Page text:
Secondhand smoke is the mixture of the smoke that is released upon the burning of tobacco and the smoke breathed out by the smoker. As per secondhand smoke facts, a cigarette comprises over 7000 chemicals out of which hundreds are toxic.
Even the smallest amount of secondhand smoke can be harmful. Every year the effects of secondhand smoke cause thousands of deaths in the country. Smoke is known to make the blood sticky, raise “bad” cholesterol in the body and cause extensive damage to the lining of your blood vessels. All of these can lead you to have a stroke or a heart attack.
Secondhand smoke comprises several toxic chemicals, including:
- Carbon monoxide
The harmful chemicals released from smoking linger in the air for hours. Apart from the smoke from the burning of the tobacco, the residue that sticks to the clothing and hair of the smoker as well as linen and upholstery at home can also pose many risks especially for children.
Children are more at risk of suffering from the effects of secondhand smoke as they tend to breathe at a faster rate than adults. Some of the conditions in children that are the result of secondhand smoke are:
- Sudden infant death syndrome (SIDS)
- Respiratory infections, including pneumonia and bronchitis
- Frequent asthma attacks
- Ear infections
If the mother smokes at the time of pregnancy, it is dangerous for the developing baby. It can lead to low birth weight, premature delivery, SIDS, problem in learning, and ADHD. The more a pregnant lady smokes, the greater is the danger to her baby.
Also Read: Benefits of Quitting Smoking
Avoiding secondhand smoke
When someone smokes, a large part of the smoke is released into the air and can get into the lungs of anyone who is present close to the smoker. While smoking is not allowed in public places, many people are still exposed to the effects of secondhand smoke, especially kids who live with parents who smoke. Being around tobacco smoke is bad for health and can lead to a host of dangerous ailments. Secondhand smoke can lead you to develop lung cancer or many other kinds of cancer. It is also not good for your health.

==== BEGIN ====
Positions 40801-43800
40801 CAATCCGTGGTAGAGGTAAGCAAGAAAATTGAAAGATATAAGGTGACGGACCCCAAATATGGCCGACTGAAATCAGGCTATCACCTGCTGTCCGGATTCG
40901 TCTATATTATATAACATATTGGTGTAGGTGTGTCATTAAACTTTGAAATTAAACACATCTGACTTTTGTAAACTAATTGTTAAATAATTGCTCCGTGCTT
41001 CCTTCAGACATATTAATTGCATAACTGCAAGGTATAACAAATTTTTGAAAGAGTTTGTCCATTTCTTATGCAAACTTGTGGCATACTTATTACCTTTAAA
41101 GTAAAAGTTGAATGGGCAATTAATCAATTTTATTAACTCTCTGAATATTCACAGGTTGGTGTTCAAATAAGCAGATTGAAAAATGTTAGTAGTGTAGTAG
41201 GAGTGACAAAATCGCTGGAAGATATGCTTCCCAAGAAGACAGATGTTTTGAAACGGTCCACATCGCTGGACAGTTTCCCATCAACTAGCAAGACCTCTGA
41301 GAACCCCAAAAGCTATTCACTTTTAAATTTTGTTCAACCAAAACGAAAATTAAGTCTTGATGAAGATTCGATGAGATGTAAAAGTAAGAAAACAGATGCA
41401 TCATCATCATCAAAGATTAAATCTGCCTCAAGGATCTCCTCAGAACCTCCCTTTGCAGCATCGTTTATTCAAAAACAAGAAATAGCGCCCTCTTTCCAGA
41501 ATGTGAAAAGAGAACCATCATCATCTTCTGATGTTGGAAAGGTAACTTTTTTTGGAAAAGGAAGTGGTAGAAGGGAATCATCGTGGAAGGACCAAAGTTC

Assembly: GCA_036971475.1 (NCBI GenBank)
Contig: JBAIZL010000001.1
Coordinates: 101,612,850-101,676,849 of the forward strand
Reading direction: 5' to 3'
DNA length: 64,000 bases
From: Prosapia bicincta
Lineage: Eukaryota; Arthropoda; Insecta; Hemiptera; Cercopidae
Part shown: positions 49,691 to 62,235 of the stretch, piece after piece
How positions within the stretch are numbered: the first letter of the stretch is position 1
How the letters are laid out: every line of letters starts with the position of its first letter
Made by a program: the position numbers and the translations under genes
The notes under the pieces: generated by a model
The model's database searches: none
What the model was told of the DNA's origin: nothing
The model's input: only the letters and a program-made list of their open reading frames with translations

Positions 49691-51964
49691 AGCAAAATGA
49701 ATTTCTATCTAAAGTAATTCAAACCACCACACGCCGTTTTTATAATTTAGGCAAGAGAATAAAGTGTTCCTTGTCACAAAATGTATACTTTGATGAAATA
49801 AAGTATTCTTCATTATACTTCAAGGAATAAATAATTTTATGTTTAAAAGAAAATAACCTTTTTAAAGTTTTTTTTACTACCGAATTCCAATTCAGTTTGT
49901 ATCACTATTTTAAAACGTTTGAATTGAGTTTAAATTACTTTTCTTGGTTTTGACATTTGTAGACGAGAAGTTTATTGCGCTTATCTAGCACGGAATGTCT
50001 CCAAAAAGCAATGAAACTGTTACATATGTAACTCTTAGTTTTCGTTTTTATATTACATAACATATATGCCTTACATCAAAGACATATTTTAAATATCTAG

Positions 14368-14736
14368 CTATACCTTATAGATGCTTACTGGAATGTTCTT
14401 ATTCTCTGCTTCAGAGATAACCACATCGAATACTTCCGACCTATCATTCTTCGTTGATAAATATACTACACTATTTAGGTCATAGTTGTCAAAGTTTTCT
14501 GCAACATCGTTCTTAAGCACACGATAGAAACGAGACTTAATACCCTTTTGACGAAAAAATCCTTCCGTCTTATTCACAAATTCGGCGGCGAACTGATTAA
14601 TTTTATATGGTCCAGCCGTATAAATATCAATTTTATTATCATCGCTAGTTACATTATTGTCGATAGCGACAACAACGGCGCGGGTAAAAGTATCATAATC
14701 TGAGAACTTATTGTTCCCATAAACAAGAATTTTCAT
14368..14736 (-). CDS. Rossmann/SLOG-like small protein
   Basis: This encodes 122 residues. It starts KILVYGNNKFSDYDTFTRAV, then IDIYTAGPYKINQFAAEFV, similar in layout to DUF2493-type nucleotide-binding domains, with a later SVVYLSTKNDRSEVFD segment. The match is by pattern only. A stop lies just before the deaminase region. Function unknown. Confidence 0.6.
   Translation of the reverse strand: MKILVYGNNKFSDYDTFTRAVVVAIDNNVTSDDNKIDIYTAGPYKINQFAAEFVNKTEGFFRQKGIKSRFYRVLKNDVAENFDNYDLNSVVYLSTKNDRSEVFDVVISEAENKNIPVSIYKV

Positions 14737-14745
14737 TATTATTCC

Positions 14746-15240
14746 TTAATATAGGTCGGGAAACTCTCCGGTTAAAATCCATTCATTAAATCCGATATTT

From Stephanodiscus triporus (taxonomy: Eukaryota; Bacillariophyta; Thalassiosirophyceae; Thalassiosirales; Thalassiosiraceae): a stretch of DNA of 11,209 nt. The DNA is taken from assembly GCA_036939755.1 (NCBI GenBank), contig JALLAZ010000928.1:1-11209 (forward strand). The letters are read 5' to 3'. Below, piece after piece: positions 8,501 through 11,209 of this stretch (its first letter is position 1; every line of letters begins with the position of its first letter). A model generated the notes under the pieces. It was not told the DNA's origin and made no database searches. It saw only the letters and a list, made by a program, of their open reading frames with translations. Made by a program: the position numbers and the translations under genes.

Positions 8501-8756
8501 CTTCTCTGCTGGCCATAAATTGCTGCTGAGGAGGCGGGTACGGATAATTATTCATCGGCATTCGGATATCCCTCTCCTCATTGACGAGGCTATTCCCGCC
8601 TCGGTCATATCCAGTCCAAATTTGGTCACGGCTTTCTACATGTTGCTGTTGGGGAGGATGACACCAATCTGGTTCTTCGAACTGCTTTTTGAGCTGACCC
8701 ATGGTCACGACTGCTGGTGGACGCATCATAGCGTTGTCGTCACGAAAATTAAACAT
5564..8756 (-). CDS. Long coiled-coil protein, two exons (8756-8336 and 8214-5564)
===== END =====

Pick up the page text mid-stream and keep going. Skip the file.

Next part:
With some planning, you can decrease exposure to secondhand smoke. You can follow these simple steps. Stay away from people who are smoking to avoid secondhand smoke. For people who smoke, they should do it far away from other people. It is important to keep your house smoke free, more so if you have children. Keeping children and adults away from smoke will help decrease their chances of developing respiratory infections, severe asthma, cancer, and many other serious conditions.
Do not allow smoking in your house. If anyone wants to smoke, you can ask them to go out and smoke. Do not allow anyone to smoke in your vehicle. If anyone has to smoke while travelling, stop for a smoke break.
People more at risk
Although anyone who spends time around people who smoke has an increased risk of developing smoking related issues, some people are more susceptible to the effects of secondhand smoke. Some such people are:
Service industry employees – people who work in restaurants and bars are exposed to smoke at all times and might absorb harmful substances on a regular basis. They are thus at a higher risk of developing smoking related ailments.
Pregnant women – Secondhand smoke affects a mother-to-be as well as her unborn child. It decreases the oxygen available to both mother and baby, causes the baby’s heart rate to increase, and increases the chances of the baby having low birth weight or being born prematurely.
Also Read: Health Effects of Smoking
The most important thing to do to protect yourself and your family from the effects of secondhand smoke is to quit smoking. If you have a loved one who smokes, encourage him or her to quit the habit. You can consult a healthcare professional to find out ways to quit the habit and lead a healthy life.